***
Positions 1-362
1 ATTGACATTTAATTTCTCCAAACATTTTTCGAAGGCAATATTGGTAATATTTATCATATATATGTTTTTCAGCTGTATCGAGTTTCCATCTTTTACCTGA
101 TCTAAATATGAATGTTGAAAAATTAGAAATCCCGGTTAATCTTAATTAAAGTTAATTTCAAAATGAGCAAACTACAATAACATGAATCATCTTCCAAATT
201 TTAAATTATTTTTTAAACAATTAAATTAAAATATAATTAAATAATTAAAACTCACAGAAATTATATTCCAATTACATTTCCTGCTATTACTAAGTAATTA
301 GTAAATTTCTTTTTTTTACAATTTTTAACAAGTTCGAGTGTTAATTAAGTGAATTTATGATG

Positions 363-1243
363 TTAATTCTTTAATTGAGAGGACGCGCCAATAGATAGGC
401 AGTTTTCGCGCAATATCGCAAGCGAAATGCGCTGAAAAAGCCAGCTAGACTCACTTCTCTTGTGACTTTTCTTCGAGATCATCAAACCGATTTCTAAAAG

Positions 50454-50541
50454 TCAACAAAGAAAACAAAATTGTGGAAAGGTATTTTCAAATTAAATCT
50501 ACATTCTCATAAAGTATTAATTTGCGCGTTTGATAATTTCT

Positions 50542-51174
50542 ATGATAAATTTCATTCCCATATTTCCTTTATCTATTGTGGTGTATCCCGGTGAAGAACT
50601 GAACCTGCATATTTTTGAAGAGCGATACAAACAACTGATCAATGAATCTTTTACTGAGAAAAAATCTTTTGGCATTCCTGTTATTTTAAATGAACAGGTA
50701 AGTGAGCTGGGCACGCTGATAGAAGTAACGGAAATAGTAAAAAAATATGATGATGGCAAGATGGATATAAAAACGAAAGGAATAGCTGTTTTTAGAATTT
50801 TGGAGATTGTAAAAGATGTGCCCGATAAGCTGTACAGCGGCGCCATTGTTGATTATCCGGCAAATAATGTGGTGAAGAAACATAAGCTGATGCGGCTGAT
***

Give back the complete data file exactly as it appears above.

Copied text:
Positions 1-362
1 ATTGACATTTAATTTCTCCAAACATTTTTCGAAGGCAATATTGGTAATATTTATCATATATATGTTTTTCAGCTGTATCGAGTTTCCATCTTTTACCTGA
101 TCTAAATATGAATGTTGAAAAATTAGAAATCCCGGTTAATCTTAATTAAAGTTAATTTCAAAATGAGCAAACTACAATAACATGAATCATCTTCCAAATT
201 TTAAATTATTTTTTAAACAATTAAATTAAAATATAATTAAATAATTAAAACTCACAGAAATTATATTCCAATTACATTTCCTGCTATTACTAAGTAATTA
301 GTAAATTTCTTTTTTTTACAATTTTTAACAAGTTCGAGTGTTAATTAAGTGAATTTATGATG

Positions 363-1243
363 TTAATTCTTTAATTGAGAGGACGCGCCAATAGATAGGC
401 AGTTTTCGCGCAATATCGCAAGCGAAATGCGCTGAAAAAGCCAGCTAGACTCACTTCTCTTGTGACTTTTCTTCGAGATCATCAAACCGATTTCTAAAAG

Positions 50454-50541
50454 TCAACAAAGAAAACAAAATTGTGGAAAGGTATTTTCAAATTAAATCT
50501 ACATTCTCATAAAGTATTAATTTGCGCGTTTGATAATTTCT

Positions 50542-51174
50542 ATGATAAATTTCATTCCCATATTTCCTTTATCTATTGTGGTGTATCCCGGTGAAGAACT
50601 GAACCTGCATATTTTTGAAGAGCGATACAAACAACTGATCAATGAATCTTTTACTGAGAAAAAATCTTTTGGCATTCCTGTTATTTTAAATGAACAGGTA
50701 AGTGAGCTGGGCACGCTGATAGAAGTAACGGAAATAGTAAAAAAATATGATGATGGCAAGATGGATATAAAAACGAAAGGAATAGCTGTTTTTAGAATTT
50801 TGGAGATTGTAAAAGATGTGCCCGATAAGCTGTACAGCGGCGCCATTGTTGATTATCCGGCAAATAATGTGGTGAAGAAACATAAGCTGATGCGGCTGAT